After the attacks, the motors of an AC-130 Specter Gunship could be heard humming over central Baghdad’s Green Zone, which houses the US embassy. The aircraft is one of the most devastating ground attack aircraft in the US arsenal. 

Across the capital, Iraqis are hoping that their country does not, once again, turn into a proxy battleground for the US and Iran. For decades, Iraqis have suffered from cycles of violence, invasions, sanctions, terror bombings and brutal crackdowns, and in a series of protests last year fiercely called for an end to foreign influence and meddling.

12:05 a.m. ET, January 8, 2020

US Democratic presidential candidates react to Iran attacks

Democratic presidential contenders are reacting to the strikes. On Twitter, former vice president Joe Biden said "I’m going to hold off on commenting on the news tonight until we know more, but there is one thing I will say: Jill and I are keeping our troops and Americans overseas in our prayers. We hope you’ll keep them in yours."

Other leading candidates also focused on the fate of US troops in the region, with former South Bend, Indiana, mayor Pete Buttigieg tweeting that "tonight, Americans in Iraq are under fire. My prayers are with them, their loved ones, and their families."

Massachusetts Senator Elizabeth Warren echoed the sentiment, adding "this is a reminder why we need to de-escalate tension in the Middle East. The American people do not want a war with Iran."

12:10 a.m. ET, January 8, 2020

What we know about the targeted military bases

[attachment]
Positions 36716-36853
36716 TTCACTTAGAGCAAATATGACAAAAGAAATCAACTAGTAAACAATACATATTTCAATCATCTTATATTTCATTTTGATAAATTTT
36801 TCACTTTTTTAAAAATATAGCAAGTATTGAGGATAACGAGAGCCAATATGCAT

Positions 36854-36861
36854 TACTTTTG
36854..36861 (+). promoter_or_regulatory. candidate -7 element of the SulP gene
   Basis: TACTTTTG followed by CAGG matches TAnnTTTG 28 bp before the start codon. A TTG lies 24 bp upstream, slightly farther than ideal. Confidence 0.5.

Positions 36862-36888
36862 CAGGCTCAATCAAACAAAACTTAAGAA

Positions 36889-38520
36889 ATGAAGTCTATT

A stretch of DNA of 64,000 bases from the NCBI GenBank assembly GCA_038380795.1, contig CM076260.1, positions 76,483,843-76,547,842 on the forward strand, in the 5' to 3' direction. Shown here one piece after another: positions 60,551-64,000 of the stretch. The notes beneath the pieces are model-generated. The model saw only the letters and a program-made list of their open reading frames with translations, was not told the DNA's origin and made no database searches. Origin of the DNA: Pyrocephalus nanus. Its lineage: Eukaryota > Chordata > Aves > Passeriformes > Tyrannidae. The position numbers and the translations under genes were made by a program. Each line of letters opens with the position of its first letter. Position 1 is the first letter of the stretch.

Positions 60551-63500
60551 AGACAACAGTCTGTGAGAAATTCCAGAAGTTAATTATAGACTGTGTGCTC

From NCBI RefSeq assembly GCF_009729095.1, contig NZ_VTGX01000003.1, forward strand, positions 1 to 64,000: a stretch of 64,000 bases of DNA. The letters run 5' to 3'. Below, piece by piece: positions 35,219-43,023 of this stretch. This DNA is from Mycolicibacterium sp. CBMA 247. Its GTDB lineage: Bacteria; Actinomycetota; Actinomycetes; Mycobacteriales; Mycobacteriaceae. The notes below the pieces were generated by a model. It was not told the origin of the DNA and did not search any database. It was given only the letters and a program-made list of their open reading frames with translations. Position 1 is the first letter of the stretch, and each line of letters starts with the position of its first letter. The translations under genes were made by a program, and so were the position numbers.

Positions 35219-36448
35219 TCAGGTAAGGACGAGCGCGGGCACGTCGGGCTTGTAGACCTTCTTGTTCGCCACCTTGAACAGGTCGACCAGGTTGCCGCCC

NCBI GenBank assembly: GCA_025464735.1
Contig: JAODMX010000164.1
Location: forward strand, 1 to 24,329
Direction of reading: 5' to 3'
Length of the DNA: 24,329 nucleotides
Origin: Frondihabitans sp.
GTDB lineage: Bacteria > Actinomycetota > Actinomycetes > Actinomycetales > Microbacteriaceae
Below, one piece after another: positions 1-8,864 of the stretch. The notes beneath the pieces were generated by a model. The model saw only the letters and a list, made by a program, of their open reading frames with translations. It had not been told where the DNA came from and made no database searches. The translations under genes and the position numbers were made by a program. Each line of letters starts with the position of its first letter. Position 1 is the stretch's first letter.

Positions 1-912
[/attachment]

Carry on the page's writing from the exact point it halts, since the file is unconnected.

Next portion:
From CNN's Tamara Qiblawi

Iran targeted two military bases that house US troops in Iraq earlier today -- the Al Assad air base and a base in Erbil. Here's what we know:

Al Assad airbase is one of the largest and oldest military bases in Iraq. It is located in Anbar province, a hotbed of ISIS activity in western Iraq between 2014 and 2017.

In December 2018, US President Donald Trump visited troops at Al Assad. “ We came in, we were — we felt very safe coming in. It was a pretty difficult journey in certain ways, but we felt very, very good; very safe,” Trump said, according to a White House transcript. 

Vice President Mike Pence visited Al Assad a year later to celebrate Thanksgiving with roughly 150 service members. 

The Erbil base is located in Iraq's semi-autonomous Kurdish region. The US worked closely with Kurdish fighters in the campaign against ISIS.

11:27 p.m. ET, January 7, 2020

South Korea "closely monitoring" the situation

From CNN’s Yoonjung Seo in Seoul